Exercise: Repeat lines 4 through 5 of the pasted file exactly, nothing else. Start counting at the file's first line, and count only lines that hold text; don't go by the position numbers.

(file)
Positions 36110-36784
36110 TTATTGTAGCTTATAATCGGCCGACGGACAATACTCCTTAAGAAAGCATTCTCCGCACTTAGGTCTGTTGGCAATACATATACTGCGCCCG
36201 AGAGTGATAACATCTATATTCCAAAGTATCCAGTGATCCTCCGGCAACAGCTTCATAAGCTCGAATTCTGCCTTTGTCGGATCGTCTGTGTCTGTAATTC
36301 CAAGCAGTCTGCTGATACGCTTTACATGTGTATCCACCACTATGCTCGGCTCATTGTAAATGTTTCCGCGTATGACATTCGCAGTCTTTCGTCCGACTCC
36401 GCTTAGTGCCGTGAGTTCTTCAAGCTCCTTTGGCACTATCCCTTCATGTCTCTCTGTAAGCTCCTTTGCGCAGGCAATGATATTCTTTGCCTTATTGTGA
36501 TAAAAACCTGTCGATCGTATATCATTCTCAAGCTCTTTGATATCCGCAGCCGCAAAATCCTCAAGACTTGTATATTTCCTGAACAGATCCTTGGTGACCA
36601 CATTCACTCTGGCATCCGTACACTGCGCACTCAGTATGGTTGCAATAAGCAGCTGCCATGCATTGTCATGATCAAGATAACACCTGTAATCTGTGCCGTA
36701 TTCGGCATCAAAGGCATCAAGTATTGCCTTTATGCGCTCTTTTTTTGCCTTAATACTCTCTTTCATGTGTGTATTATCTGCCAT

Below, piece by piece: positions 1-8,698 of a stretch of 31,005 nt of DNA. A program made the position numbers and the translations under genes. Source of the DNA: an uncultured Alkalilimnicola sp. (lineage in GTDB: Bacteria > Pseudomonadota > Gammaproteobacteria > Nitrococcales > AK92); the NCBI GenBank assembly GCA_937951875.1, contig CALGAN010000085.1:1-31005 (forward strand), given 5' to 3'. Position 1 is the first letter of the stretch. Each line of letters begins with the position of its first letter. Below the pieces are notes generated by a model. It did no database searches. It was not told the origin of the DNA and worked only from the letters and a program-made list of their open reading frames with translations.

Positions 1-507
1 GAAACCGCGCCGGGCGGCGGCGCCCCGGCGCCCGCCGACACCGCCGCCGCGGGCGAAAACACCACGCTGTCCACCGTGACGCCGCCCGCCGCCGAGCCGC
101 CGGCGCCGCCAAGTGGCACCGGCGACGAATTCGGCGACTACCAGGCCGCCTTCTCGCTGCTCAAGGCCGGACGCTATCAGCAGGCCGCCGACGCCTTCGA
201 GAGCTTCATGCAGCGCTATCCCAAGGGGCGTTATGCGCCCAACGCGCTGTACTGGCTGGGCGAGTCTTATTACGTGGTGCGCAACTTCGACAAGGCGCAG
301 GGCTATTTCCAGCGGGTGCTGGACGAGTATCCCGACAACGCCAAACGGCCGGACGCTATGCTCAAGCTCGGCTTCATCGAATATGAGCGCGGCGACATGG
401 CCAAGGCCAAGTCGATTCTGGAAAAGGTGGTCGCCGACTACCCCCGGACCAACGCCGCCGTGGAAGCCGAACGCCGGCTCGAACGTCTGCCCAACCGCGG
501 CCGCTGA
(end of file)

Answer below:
36301 CAAGCAGTCTGCTGATACGCTTTACATGTGTATCCACCACTATGCTCGGCTCATTGTAAATGTTTCCGCGTATGACATTCGCAGTCTTTCGTCCGACTCC
36401 GCTTAGTGCCGTGAGTTCTTCAAGCTCCTTTGGCACTATCCCTTCATGTCTCTCTGTAAGCTCCTTTGCGCAGGCAATGATATTCTTTGCCTTATTGTGA